Use of Copyrighted Material

Public Performances

Neither the rental nor the purchase of a videocassette/DVD carries with it the right to show the tape outside the home. Unauthorized public performances refer to situations where an institution or commercial establishment shows a tape or film to its members or customers without receiving permission from the copyrighted owner. This includes public performances where an admission fee is charged, as well as those that are simply offered as an additional service of the establishment.

The Federal Copyright Act

Title 17 of United States Code
Taverns, restaurants, private clubs, prisons, lodges, factories, summer camps, public libraries, day-care facilities, parks and recreations departments, churches and non-classroom use at schools and universities are all examples of situations where a public performance license must be obtained.
This legal requirement applies regardless of whether an admission fee is charged, whether the institution or organization is commercial or nonprofit, or whether a federal or state agency is involved.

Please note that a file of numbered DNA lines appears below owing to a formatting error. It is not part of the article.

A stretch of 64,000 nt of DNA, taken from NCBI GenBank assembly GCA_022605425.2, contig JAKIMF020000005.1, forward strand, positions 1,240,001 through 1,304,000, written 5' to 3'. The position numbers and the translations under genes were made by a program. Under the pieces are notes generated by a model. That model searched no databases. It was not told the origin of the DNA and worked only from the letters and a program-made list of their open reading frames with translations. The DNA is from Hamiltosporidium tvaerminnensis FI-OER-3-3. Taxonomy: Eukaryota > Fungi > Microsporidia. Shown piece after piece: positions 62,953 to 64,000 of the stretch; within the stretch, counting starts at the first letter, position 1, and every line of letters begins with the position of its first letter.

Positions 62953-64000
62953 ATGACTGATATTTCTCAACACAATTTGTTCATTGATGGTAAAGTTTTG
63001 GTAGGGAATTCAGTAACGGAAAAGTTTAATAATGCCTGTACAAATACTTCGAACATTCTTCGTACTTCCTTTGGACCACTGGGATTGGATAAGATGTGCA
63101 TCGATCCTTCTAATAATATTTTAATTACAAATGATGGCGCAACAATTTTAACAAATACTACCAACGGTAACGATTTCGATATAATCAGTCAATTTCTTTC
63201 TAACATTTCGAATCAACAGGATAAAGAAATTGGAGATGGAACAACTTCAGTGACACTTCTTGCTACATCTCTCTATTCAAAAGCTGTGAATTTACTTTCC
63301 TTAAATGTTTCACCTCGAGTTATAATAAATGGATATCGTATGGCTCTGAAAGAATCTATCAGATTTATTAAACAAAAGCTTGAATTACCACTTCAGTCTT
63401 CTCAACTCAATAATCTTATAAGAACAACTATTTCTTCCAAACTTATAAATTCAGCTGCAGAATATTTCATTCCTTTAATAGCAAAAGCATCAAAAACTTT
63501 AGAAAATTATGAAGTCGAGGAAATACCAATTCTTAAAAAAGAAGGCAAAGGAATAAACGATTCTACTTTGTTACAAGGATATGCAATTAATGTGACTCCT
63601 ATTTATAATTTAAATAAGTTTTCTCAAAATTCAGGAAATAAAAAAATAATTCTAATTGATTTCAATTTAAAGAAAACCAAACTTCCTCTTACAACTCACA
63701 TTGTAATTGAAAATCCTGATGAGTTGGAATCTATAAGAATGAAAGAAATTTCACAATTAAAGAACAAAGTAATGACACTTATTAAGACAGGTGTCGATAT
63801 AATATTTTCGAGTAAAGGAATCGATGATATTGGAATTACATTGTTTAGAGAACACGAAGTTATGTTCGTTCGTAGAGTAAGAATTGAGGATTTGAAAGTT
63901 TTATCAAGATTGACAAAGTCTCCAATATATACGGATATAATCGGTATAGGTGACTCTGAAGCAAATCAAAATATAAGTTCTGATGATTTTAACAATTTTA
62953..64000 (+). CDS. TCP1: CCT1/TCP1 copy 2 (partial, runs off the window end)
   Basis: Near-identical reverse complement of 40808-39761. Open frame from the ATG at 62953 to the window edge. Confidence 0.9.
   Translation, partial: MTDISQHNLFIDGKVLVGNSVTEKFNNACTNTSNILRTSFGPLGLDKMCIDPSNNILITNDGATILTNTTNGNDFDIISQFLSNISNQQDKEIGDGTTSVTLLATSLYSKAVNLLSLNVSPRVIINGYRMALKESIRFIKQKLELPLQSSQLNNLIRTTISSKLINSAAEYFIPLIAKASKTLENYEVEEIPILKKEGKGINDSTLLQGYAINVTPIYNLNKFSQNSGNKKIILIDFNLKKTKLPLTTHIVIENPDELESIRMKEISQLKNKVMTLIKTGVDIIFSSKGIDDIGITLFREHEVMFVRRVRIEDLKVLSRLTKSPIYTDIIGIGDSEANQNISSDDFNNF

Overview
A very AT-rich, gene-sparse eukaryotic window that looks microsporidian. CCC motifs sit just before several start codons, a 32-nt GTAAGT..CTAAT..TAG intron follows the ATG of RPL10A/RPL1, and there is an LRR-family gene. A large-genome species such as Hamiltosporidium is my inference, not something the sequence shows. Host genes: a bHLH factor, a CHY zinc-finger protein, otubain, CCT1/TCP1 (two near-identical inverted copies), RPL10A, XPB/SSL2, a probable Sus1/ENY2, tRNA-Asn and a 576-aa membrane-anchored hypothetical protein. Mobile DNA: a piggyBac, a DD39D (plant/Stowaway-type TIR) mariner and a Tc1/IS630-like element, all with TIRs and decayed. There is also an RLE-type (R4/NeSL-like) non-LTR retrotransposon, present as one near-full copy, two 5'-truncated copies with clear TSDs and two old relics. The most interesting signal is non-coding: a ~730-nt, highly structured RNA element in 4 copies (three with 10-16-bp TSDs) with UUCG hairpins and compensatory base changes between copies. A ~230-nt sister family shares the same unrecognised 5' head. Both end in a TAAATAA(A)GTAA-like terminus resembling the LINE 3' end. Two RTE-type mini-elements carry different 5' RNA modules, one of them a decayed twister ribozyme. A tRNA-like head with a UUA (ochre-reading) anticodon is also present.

A&M-Commerce at Rockwall will require written documentation that a group has a license to use a film/video before allowing such an event to occur. In order to show a film as a public performance a student group must purchase a Public Performance License for each instance they would like to show a film/video. This can be done by contacting one of the following agencies that handle public performance licenses for many different film companies. If a license is not available through these agencies, your group will need to contact the film/video creator to obtain license purchasing information.

Swank Motion Pictures, Inc. 800-876-5577

Criterion Pictures USA 800-890-9494

Motion Pictures Licensing Corp. 800-338-3870


Penalties of Copyright Infringement: Willful infringement for commercial or financial gain is a federal crime punishable as a misdemeanor, carrying a maximum sentence of up to one year in jail and/or a $100,000 fine. Inadvertent infringers are subject to substantial civil damages, ranging from $500 to $20,000 for each illegal showing.